In a Trump-era, Janelle Monáe has created an anthem not only for black women, but for every American. In addition to her empowering lyrics on this song, she adds a ‘Not my America’ speech in the bridge that hits home.

An excerpt from the spoken words in the bridge:

“Until women can get equal pay for equal work, this is not my America

Until same-gender loving people can be who they are, this is not my America.”

The chorus serves as an American anthem for the underrepresented and underprivileged.

The most important thing about this album is the message. With the lyrics, she addresses serious issues like sexuality, feminism, politics, and love. Her lyrics are poetic, metaphorical and rhythmic. With her lyrics, she shows strength, passion, pain, love, aggression, confidence and fear. She presents her lyrics like a mediator between  the oppressed and the oppressor. She’s like the Archangel in the Bible, and what Neo represents to the Matrix. For feminists and people of color, this album will elicit strong emotions. Most importantly, every woman should hold on to this album like a bible.

Written by Tommy Monroe (@TommyMonroe_ on Twitter.)

For Men Like Bill Cosby And R. Kelly, Time Is Up!

After decades of lawsuits, investigations and close calls, Bill Cosby has been found guilty of sexual assault. The comedian was convicted last week for drugging and molesting a Temple University employee, Andrea Constand in 2004.  He faces up to 30 years in prison. Cosby’s image as a wholesome sitcom dad and moral exemplar has been irremediably tarnished in the past few years by dozens of women who accused him of drug-induced sexual assault. However, this conviction will redefine his legacy forever. The ruling was hailed as a turning point in the ‘Me Too’ and ‘Time’s Up’ movements. It is also a vindication for the multitude of women who doubted anyone would ever believe their words against that of the comedian and sitcom star once known as “America’s Dad”.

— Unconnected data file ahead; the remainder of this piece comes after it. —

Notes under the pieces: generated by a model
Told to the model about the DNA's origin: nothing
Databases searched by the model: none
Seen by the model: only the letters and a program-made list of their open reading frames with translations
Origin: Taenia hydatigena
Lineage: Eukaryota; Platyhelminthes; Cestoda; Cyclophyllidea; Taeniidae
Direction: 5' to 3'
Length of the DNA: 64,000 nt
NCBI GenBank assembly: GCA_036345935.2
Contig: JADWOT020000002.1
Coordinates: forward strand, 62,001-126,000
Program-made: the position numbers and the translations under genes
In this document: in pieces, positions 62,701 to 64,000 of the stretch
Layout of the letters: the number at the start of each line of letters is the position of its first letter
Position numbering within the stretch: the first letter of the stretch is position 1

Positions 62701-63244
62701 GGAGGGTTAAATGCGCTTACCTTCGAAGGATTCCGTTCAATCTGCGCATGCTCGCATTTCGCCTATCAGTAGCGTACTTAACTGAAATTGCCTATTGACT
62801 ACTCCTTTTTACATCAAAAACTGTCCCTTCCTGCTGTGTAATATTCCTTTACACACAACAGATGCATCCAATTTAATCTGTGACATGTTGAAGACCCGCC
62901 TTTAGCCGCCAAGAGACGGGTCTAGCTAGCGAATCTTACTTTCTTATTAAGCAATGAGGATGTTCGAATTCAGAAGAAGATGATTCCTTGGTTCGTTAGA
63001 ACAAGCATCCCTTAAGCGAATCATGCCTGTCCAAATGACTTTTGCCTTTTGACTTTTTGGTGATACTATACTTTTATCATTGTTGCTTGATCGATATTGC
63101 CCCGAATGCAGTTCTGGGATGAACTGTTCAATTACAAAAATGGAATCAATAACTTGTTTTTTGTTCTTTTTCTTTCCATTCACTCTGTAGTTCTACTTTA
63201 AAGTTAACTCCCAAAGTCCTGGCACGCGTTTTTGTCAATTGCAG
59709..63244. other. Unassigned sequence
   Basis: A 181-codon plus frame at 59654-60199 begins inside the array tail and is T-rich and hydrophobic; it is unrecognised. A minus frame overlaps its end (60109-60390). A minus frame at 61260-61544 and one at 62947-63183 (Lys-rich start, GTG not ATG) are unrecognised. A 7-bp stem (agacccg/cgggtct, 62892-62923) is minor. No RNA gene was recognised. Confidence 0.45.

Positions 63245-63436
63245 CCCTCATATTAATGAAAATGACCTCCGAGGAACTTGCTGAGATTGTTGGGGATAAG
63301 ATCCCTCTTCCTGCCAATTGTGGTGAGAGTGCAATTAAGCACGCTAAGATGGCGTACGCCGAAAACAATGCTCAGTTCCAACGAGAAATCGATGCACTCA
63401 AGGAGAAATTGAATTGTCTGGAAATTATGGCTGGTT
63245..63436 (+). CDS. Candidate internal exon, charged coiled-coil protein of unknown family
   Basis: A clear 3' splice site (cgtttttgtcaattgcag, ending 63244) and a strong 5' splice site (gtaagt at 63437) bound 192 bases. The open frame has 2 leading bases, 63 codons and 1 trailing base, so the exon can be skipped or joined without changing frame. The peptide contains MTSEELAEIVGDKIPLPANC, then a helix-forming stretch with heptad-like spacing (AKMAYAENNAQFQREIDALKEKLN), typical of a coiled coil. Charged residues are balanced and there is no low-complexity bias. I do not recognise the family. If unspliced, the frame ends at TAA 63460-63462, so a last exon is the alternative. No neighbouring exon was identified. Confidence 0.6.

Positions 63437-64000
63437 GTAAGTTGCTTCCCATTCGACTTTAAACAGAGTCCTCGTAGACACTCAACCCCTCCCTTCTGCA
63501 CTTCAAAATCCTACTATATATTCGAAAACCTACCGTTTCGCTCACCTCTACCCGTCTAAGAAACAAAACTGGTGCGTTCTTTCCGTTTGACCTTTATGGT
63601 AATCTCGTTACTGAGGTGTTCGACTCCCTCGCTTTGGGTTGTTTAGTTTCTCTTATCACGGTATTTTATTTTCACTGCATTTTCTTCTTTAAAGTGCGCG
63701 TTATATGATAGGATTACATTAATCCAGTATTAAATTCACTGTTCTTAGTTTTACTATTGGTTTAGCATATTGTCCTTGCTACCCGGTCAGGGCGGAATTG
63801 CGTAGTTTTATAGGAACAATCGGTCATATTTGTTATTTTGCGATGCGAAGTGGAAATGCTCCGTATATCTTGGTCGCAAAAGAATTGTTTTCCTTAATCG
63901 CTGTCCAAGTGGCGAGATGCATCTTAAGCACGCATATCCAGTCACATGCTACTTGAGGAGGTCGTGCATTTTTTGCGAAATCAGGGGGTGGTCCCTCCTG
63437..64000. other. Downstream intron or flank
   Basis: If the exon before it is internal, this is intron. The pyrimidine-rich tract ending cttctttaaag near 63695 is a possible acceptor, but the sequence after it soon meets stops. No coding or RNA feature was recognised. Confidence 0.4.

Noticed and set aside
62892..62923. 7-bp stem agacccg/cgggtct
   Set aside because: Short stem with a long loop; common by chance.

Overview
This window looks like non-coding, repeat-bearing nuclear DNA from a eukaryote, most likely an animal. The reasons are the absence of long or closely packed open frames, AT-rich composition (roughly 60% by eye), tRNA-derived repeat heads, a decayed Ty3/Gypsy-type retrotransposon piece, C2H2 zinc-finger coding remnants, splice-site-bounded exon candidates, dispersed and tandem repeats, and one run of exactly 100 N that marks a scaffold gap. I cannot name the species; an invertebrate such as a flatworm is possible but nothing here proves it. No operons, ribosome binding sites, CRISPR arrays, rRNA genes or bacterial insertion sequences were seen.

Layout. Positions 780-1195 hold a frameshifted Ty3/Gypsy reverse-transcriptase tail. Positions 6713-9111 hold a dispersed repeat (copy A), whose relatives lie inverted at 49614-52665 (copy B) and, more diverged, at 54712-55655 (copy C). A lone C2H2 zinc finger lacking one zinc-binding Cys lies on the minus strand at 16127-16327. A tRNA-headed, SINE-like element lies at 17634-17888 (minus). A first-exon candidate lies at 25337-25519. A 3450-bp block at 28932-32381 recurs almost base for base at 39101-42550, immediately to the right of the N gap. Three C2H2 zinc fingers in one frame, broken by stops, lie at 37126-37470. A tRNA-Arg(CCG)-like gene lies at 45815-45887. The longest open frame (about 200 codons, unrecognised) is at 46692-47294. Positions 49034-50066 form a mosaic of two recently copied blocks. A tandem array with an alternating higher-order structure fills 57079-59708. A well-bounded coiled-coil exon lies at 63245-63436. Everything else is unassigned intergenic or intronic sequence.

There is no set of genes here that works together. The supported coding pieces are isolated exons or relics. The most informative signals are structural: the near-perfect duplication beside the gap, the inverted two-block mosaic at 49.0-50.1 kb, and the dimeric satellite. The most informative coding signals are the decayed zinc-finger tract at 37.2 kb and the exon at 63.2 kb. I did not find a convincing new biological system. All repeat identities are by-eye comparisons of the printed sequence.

A few of his victims exited the courtroom after the verdict was announced, and broke down into tears inside the courthouse. These women, some who testified in court that Cosby sexually assaulted them, had been waiting for that moment for a long time. “Today, this jury has shown what the Me Too movement has been saying: that women are worthy of being believed.”, said Lili Bernard, who accused Cosby of drugging and sexually assaulting her in the 1990’s. The leading voice for the ‘Me Too’ movement in Sacramento, Christine Pelosi described Bill Cosby’s verdict as a boost for the movement. “And to the next Bill Cosby out there, we’re coming for you”, she added.

There are so many men that fit into the description of “the next Bill Cosby”, but for all of them, time is up! Amongst the long list of men who have been accused, it seems the next Bill Cosby will be R. Kelly.  In recent years, as more women have come forward to allege sexual misconduct, protests against R. Kelly have increased. Women of Color (a subcommittee of the Time’s Up organization) issued an open letter in which they condemned R. Kelly and joined the #MuteRKelly campaign on social media. In the letter, they asked multiple companies like Ticketmaster, Spotify, and Apple Music to cut ties with Kelly in the wake of recent allegations of physical and sexual abuse levied against him. The social media campaign #MuteRKelly has sought to stop the playing of his music and the cancellation of his concerts, and Time’s Up has joined that call. The Time’s Up letter addressed to Women Of Color (WOC), started by saying, “We see you. We feel you. Because we are you.”